SALT LAKE CITY — It's a bittersweet relationship, the one between an organ donor's family and the donor's recipient.

For the hundreds of Utahns on the donor waiting list, getting what they need to survive usually means someone else has lost their life.

Rhonda Johnson knows all about loss. Her 11-year-old son, Levi, was hit and killed by a drunken driver while out walking with his father in 2014.

"Someone decided that ‪5 o'clock at night was a good time to drive home drunk and hit them, and they both died instantly," Johnson said.

Levi's cornea and heart valves were able to be donated. The decision to give the organs up as a donation was easy for Johnson, whose husband, Todd, was once on a kidney transplant list.

"When I said 'yes,' I just felt complete peace that a part of him got to continue to live on," Johnson said.

Levi's cornea now belongs to a girl named Maddy whom Johnson met last year.

"I am her donor mom. She is my daughter, and we're family," Johnson said. "That's just the way it is."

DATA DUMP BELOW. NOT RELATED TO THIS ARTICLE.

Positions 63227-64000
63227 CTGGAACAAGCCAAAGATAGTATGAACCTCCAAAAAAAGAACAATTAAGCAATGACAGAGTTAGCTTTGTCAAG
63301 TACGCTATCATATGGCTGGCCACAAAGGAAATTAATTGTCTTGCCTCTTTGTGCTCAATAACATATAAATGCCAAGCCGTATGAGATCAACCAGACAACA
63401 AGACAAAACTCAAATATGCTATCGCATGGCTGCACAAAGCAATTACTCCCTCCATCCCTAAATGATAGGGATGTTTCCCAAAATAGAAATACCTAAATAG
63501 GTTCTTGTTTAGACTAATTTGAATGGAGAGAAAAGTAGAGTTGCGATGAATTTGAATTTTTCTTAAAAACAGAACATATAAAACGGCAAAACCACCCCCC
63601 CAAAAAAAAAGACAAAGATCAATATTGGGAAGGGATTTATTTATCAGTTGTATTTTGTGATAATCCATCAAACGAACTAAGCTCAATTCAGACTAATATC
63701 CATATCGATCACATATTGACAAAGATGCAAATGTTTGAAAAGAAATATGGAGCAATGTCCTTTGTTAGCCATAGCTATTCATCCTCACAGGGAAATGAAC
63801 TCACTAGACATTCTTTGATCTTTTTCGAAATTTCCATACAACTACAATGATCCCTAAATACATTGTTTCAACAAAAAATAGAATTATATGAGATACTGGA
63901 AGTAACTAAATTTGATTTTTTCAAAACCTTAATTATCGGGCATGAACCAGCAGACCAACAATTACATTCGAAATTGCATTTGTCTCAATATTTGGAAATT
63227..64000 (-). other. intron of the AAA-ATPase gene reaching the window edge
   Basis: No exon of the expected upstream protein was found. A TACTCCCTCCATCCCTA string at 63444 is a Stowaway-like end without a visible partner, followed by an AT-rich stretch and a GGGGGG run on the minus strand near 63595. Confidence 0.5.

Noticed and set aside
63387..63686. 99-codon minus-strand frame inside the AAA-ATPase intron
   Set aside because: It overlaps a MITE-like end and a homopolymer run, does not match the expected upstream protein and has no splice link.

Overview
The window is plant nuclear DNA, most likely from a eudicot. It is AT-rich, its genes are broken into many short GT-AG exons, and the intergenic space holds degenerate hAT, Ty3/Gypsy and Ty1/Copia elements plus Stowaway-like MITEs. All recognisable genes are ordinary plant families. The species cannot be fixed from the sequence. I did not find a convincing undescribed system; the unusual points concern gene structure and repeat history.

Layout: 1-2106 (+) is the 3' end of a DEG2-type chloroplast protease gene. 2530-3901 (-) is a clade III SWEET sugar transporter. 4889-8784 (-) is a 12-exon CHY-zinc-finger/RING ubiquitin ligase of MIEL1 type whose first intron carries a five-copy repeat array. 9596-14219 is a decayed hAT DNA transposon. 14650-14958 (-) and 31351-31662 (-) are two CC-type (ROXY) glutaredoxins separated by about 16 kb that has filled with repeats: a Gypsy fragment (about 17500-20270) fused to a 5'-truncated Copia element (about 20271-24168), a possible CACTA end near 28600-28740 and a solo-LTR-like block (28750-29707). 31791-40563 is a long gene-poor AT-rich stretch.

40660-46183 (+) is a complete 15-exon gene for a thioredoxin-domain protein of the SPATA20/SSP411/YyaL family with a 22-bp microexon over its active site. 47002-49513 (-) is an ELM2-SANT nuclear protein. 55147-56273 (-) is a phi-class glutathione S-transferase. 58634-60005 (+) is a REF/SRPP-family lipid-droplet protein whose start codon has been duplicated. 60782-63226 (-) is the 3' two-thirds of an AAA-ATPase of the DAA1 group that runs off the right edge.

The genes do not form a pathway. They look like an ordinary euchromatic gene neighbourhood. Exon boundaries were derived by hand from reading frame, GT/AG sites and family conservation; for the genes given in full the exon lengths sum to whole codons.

An open house was held Wednesday at the Celebration of Life Monument to bring attention to the need for organ donors and to honor those who have helped save lives through organ donation.

The monument on the southeast corner of Library Square, 500 S. 300 East, honors Levi and the nearly 7,000 people who donated their organs and their families. It is something Intermountain Donor Services hopes will bring awareness to the need for donations.

"There is always a need for organ donation," said Alex McDonald, a spokesman for Intermountain Donor Services. "Right now in Utah, there are about 750 people waiting for a life-saving transplant."

Each donor can potentially save eight lives, McDonald said.

For more information about organ donation, visit yesutah.org. ‪